Irish startups seeking acquisition: stop it.

Posted by kdow on Jul 4, 2016 9:39:46 AM

You don’t have to aim for acquisition by a bigger company!

I’ve just finished reading a fairly interesting article from The Irish Times titled ‘Irish start-ups dream of US investors,’ which is as much about how startups want to be acquired as it’s about seeking investment from US-based VC firms.

1,021 words are within this article, and it’s only the final sentiment that rings in any way true:

“Irish companies should not set out to be acquired. The aim is to innovate and grow great businesses”

This is a quote from Dublin’s commissioner for startups, Niamh Bushnell. And it’s the only thing that makes sense at all here. The rest of the article meanders around the topic of getting acquired by a larger company. The holy grail, it appears, is Cape Clear — who were acquired by Workday in 2008.

Even more irritatingly, the article seems to suggest that, because firms or VC’s are insular in the US (i.e. they don’t look outside of the US; and why would they?), the best chance of being acqui-hired is to be the EMEA HQ.

This immediately contrasts the messaging to Irish startups that they need to scale more appropriately. Scale comes with hard work, effort, planning and intelligence coupled with a real world problem that the product/service solves. Instead, this message suggests that Irish startups need to scale only to the point that they are a tasty treat for someone in a larger company in the M&A department.

It follows a thought in the Valley that a lot of micro-acquisitors are promoting. Look at Pinterest, who acquired Hike & Kosei to improve their discovery systems. Both of these acquisitions were for talent & technology. And both acquisitions only had two people in the business. Similarly, when Microsoft acquired Sunrise, there were 12 people in that startup. Or when Twitter acquired Periscope, which had 10 people.

These are the success stories born out of the Valley, where it’s far easier to get on the radar of an executive who may float the idea of you & your startup coming into the fold. This simply isn’t a solid strategy for an Irish startup, who’ll find it difficult to find someone with the power or credentials to make that call.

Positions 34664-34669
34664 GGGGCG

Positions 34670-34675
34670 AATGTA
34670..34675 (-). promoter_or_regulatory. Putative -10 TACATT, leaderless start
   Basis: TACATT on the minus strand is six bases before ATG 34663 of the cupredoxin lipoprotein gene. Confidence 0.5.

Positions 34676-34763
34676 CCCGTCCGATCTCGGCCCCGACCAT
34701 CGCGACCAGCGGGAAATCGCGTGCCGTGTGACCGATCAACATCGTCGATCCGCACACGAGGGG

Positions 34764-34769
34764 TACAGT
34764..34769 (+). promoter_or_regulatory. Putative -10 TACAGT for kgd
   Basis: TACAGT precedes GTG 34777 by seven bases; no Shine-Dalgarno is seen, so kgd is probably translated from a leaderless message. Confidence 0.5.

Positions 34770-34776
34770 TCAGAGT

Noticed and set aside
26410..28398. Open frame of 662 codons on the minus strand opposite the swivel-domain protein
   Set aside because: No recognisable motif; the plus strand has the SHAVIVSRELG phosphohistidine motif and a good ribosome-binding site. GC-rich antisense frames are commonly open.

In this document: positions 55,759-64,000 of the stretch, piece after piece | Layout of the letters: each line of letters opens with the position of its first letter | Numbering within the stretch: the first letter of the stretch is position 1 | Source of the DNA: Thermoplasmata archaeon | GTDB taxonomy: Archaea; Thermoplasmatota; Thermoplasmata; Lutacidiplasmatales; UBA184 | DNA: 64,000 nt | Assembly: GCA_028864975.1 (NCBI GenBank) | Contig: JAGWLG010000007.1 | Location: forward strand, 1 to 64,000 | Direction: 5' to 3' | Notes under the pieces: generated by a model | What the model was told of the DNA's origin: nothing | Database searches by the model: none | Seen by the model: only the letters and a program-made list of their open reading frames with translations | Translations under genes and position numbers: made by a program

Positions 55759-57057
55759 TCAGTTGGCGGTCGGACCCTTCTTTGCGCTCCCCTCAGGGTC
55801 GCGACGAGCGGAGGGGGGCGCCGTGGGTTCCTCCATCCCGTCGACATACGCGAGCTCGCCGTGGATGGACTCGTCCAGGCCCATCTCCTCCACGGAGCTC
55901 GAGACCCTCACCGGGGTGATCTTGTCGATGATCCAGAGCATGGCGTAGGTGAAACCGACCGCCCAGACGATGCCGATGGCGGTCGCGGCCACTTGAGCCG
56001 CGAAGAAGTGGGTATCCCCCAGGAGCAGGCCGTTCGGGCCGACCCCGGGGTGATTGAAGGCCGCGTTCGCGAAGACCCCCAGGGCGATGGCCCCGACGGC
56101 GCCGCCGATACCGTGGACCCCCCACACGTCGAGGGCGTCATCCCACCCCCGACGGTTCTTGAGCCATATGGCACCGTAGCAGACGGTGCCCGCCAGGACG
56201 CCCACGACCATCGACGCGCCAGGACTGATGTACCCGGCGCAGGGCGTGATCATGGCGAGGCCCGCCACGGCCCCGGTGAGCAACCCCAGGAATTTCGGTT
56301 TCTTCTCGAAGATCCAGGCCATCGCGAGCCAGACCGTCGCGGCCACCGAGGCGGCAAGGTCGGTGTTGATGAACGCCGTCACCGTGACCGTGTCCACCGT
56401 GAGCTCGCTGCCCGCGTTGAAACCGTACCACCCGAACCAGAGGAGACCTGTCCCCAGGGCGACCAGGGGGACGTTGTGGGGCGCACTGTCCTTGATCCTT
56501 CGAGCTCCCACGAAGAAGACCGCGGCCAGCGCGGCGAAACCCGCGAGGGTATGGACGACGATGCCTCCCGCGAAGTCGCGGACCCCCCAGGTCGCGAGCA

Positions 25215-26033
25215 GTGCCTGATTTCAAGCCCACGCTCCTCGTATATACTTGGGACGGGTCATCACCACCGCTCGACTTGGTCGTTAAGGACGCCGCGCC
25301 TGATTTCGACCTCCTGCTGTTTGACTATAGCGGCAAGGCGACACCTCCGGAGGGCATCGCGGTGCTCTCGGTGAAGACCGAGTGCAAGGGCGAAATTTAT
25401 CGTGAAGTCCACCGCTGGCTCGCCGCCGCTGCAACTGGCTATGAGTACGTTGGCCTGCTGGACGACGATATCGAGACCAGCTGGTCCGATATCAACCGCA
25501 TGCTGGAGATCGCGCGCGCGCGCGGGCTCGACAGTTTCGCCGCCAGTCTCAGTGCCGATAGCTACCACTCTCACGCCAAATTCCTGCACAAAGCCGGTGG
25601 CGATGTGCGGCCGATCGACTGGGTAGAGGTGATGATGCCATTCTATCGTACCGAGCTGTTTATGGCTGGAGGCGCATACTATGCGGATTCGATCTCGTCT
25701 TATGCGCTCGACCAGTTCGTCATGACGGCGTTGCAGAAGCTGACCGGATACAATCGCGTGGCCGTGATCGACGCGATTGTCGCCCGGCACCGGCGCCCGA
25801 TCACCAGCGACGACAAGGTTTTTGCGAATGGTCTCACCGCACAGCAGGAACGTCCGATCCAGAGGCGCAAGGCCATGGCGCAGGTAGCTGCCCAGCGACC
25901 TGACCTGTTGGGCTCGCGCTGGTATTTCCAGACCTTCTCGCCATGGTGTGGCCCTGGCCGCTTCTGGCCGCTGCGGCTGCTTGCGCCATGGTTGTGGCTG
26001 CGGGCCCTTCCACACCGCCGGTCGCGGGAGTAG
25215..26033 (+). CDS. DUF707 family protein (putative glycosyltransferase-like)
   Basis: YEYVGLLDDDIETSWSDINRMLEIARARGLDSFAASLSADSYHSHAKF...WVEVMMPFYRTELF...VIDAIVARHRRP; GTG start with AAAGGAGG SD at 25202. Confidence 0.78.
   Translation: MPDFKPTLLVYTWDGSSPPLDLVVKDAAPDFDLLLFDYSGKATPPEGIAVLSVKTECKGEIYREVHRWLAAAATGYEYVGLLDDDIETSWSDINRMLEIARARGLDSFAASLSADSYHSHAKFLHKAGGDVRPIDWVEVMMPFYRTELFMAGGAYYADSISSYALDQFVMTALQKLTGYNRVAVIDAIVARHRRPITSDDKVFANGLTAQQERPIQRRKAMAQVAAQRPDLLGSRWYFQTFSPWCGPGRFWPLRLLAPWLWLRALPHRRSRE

Looking at some data, it appears acquisition is what most startups want to do, sadly.

What’s interesting here is that the acquisition ideology comes from the US. China, who is the only country to have huge startups outside of the US (graph below) still promotes the idea that the best strategy for the long-term when in a startup is to get to IPO.

In the US, companies are less likely to IPO today compared to 2014, when there was a bit of a gold rush to go public. That 2014 class includes HubSpot (disclosure: I work there & have shares), Tableau, New Relic, Workday, Zendesk & others. To be fair, the market isn’t as friendly today as it was in 2014.

With this data at hand, despite the Irish connection to the US, if you’re advising startups to be acqui-hired, then they should look east, not west. Chinese companies are getting access to public markets quicker than US ones, so they have more cash to inject into startup M&A activity. Plus, they’re more likely to want access to European markets (i.e. setting up their EMEA HQ).

So, looping back to my original point: telling startups to go for M&A means getting to a median size & scale. A startup that reaches 10 people & has a nice product shouldn’t settle down and wait for Xiaomi to acquire them. We should be encouraging them to go for scale. Raise that series B, hire 10 new devs, 5 sales reps and a world class marketer. The CEO of my company has always had the “go big or go home” mantra. And that mantra is the only thing people involved in advising Irish startups should push.

Settling into an M&A strategy feels wrong, and un-startupish. Moreover, it’s not all that feasible. US companies aren’t acquiring Irish companies because they’re not exposed to this market. Nor should they be. I would rather write about how amazing Irish startups rose to fame and started an office in the US to help scale, rather than how a 10-person company was acquired.

The 10-person acquired company won’t spill money back into the economy through investments later. The CEO of a 1,000 person company might, though.